A More Perfect Heaven

A More Perfect Heaven Author Dava Sobel
ISBN-10 9780802778932
Release 2011-10-04
Pages 288
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By 1514, the reclusive cleric Nicolaus Copernicus had written and hand-copied an initial outline of his heliocentric theory-in which he defied common sense and received wisdom to place the sun, not the earth, at the center of our universe, and set the earth spinning among the other planets. Over the next two decades, Copernicus expanded his theory through hundreds of observations, while compiling in secret a book-length manuscript that tantalized mathematicians and scientists throughout Europe. For fear of ridicule, he refused to publish. In 1539, a young German mathematician, Georg Joachim Rheticus, drawn by rumors of a revolution to rival the religious upheaval of Martin Luther's Reformation, traveled to Poland to seek out Copernicus. Two years later, the Protestant youth took leave of his aging Catholic mentor and arranged to have Copernicus's manuscript published, in 1543, as De revolutionibus orbium coelestium (On the Revolutions of the Celestial Spheres)-the book that forever changed humankind's place in the universe. In her elegant, compelling style, Dava Sobel chronicles, as nobody has, the conflicting personalities and extraordinary discoveries that shaped the Copernican Revolution. At the heart of the book is her play And the Sun Stood Still, imagining Rheticus's struggle to convince Copernicus to let his manuscript see the light of day. As she achieved with her bestsellers Longitude and Galileo's Daughter, Sobel expands the bounds of narration, giving us an unforgettable portrait of scientific achievement, and of the ever-present tensions between science and faith.



And the Sun Stood Still

And the Sun Stood Still Author Dava Sobel
ISBN-10 9780802778024
Release 2016-03-01
Pages 112
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Using her deep knowledge, her skills as a storyteller, and her imagination, Dava Sobel illuminates one of history's most significant and far-reaching meetings. In the spring of 1539, a young German mathematician--Georg Joachim Rheticus--journeyed hundreds of miles to northern Poland to meet the legendary, elderly cleric and reluctant astronomer Nicolaus Copernicus. Some two decades earlier, Copernicus had floated the mind-boggling theory that the Sun, not the Earth, was stationary at the center of the universe, and he was rumored to have crafted a book that could prove it. Though exactly what happened between them can never be known, Rheticus shepherded Copernicus's great work into production and De revolutionibus orbium coelestium ultimately changed the course of human understanding. Dava Sobel imagines their dramatic encounter, and with wit and erudition gives them personality. Through clever and dramatic dialogue, she brings alive the months Rheticus and Copernicus spent together--the one a heretical Lutheran, the other a free-thinking Catholic--and in the process illuminates the historic tension between science and religion. An introduction by Dava Sobel will set the stage, putting the scenes in historical context, and an afterword will describe what happened after Copernicus's book was published detailing the impact it had on science and on civilization.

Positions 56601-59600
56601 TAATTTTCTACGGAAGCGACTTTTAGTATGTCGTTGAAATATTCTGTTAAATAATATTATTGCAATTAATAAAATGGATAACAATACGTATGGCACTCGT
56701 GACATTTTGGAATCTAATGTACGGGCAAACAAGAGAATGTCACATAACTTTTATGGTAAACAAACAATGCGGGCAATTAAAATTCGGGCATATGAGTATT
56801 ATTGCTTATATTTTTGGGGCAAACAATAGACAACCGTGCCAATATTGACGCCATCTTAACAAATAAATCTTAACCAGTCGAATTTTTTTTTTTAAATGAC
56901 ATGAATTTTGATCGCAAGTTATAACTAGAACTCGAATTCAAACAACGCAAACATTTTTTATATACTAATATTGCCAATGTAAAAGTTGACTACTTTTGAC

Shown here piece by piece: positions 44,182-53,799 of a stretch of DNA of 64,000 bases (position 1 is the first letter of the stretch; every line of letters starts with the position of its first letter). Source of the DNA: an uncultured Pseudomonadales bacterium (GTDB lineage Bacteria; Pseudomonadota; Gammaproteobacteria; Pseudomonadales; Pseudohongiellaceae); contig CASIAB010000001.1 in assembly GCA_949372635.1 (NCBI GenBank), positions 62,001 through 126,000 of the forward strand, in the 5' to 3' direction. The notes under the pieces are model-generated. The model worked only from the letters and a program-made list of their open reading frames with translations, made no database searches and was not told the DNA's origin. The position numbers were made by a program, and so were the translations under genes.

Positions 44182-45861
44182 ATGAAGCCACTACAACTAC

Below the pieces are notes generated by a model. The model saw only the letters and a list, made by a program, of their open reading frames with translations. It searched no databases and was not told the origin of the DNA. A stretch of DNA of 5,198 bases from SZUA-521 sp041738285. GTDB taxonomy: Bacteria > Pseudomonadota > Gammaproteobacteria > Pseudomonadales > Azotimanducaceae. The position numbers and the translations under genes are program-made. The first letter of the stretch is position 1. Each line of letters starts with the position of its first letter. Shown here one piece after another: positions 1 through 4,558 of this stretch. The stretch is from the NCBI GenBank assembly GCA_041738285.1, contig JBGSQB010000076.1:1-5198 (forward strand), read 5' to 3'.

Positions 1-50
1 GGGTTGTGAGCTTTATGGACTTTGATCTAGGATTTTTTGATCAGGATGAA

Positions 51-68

Longitude

Longitude Author Dava Sobel
ISBN-10 0802779433
Release 2010-07-05
Pages 208
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Anyone alive in the eighteenth century would have known that "the longitude problem" was the thorniest scientific dilemma of the day-and had been for centuries. Lacking the ability to measure their longitude, sailors throughout the great ages of exploration had been literally lost at sea as soon as they lost sight of land. Thousands of lives, and the increasing fortunes of nations, hung on a resolution. The scientific establishment of Europe-from Galileo to Sir Isaac Newton-had mapped the heavens in both hemispheres in its certain pursuit of a celestial answer. In stark contrast, one man, John Harrison, dared to imagine a mechanical solution-a clock that would keep precise time at sea, something no clock had ever been able to do on land. Longitude is the dramatic human story of an epic scientific quest, and of Harrison's forty-year obsession with building his perfect timekeeper, known today as the chronometer. Full of heroism and chicanery, it is also a fascinating brief history of astronomy, navigation, and clockmaking, and opens a new window on our world.